“Soybean meal processing impacts the quality of the material, and it is now possible for feed producers to check additional protein quality indicators that can be used as a guide to check impact of processing on soybean meal quality, including reactive lysine content and urease activity.”

Given current soybean meal price volatility, and environmental pressures, it is essential for feed producers to have a deep understanding of it´s nutritional composition to optimise its inclusion in the feed and compare different suppliers.

Historically feed producers have focussed on de- termining the macro-nutrient content of soybean meal (e.g. moisture, protein, oil, crude fibre, ash) in order to optimise the feed formula. More recently, companies can also check more advanced nutritional parameters, like amino acids, non-starch polysaccha- ride (NSP) content and phytate-P.

Soybean meal processing impacts the quality of the material, and it is now possible for feed producers to check additional protein quality indicators that can be used as a guide to check impact of processing on soybean meal quality, including reactive lysine con- tent and urease activity.

Rapid analysis of these additional parameters has become available thanks to recent advancements in near-infrared reflectance (NIR) technology, which is a cost effective alternative to traditional chemical testing to check the nutritional composition of feedstuffs.


Soybean meal production involves different steps with a range of pressures and temperatures applied in order to extract oils, remove anti-nutrients (e.g. trypsin inhibitors) and to increase digestibility, with the most sensitive step for quality control being the desolventizing-toasting (D-T) operation (Figure 1).

Figure 1: Typical soybean meal production process (1)

Detecting both undercooked and overcooked soy- bean meal is important for feed producers to dis- criminate low quality soybean meals. The American Soybean Meal Association compared the ileal digestibility of amino acids in raw soybean flake, properly cooked soybean meal and over-cooked soybean meal in caecectomised roosters (Figure 2). The study demonstrated that ileal digestibility of all amino ac- ids are compromised when soybean meals are either undercooked or overcooked.


Common tests for feed producers to check soybean meal quality include:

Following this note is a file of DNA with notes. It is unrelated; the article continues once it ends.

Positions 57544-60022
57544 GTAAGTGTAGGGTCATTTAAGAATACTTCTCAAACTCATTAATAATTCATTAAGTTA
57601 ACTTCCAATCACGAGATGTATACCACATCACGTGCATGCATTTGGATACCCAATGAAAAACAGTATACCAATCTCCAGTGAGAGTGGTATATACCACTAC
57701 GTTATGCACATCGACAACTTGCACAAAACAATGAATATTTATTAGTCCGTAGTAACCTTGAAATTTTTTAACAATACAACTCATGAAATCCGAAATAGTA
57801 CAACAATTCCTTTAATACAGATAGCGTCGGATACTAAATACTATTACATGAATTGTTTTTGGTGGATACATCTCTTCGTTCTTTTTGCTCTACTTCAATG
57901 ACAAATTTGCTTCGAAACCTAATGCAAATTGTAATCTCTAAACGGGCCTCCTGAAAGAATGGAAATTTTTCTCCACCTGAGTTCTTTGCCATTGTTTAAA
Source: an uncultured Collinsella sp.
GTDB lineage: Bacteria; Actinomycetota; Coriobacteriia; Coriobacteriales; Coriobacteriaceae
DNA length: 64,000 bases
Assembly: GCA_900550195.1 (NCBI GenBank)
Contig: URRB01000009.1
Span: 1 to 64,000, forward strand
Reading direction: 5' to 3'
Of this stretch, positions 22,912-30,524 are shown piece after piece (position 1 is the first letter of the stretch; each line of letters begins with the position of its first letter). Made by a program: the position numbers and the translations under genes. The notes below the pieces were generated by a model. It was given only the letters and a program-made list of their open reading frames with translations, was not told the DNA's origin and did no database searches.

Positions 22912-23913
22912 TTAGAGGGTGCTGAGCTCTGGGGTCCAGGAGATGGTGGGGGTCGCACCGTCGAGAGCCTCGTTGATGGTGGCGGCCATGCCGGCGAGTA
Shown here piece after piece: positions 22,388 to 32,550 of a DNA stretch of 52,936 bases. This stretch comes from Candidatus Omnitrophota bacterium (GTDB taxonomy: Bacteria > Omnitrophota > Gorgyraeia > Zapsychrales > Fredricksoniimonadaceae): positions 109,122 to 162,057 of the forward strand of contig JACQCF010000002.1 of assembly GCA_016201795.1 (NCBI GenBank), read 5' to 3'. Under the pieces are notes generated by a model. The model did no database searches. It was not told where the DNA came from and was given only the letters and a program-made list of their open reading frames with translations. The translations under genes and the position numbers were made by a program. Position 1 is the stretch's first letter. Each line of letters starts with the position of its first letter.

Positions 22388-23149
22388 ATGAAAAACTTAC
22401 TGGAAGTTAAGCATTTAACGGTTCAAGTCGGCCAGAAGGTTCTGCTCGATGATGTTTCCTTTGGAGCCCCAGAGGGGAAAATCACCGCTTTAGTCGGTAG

Trypsin inhibitor activity (TIA) the destruction of TIA during D-T operation is highly correlated with the destruction of urease activ- ity and can be used as a method to detect under-processed material.

Urease activity (UA) – the most common method to detect un- der-processed soybean meal, this test involves analysing the pH change due to the presence of urease. If the soy- bean meal is under-processed, there should be more urease enzyme pres- ent and there will be a greater pH rise. It is an indirect method com- monly used in the industry to rough- ly estimate the TIA, as detection of the TIA is difficult and expensive. UA correlates with TIA as both enzymes are similarly deactivated at a range of heat treatment. Typically UA is quot- ed in urease index units (U), and in- dustry expectation is 0.05-0.3U.

KOH solubility – used to detect over-cooked soybean meal by measur- ing nitrogen solubility in 0.2% KOH solution. Raw soybean meal is 100% soluble in 0.2% KOH but the opti- mum quality lies between 78% (over- cooked) and 84% (undercooked).

Figure 2: Ileal digestibility of soybean meal amino acids (raw flake, cooked and overcooked form) when fed to caecectomised roosters (2)

Protein dispersibility index (PDI) – The amount of soybean meal protein dispersed in water after blending a soybean meal sample in water with a high-speed blender. Optimum quality is PDI value of 40-45%.

Reactive lysine – total and reactive amino acid con- tent and digestibility are reduced during the toasting process. Lysine is a sensitive marker of overprocessing as the free amino group on its sidechain is exposed and reacts readily with sugars and fats if the temperature and moisture allow, making the lysine unusable by the animal. The reactive lysine content is a measure of the free amino groups remaining and thus the availability of the lysine for protein synthesis. Optimum values are above 90% reactive: total lysine ratio.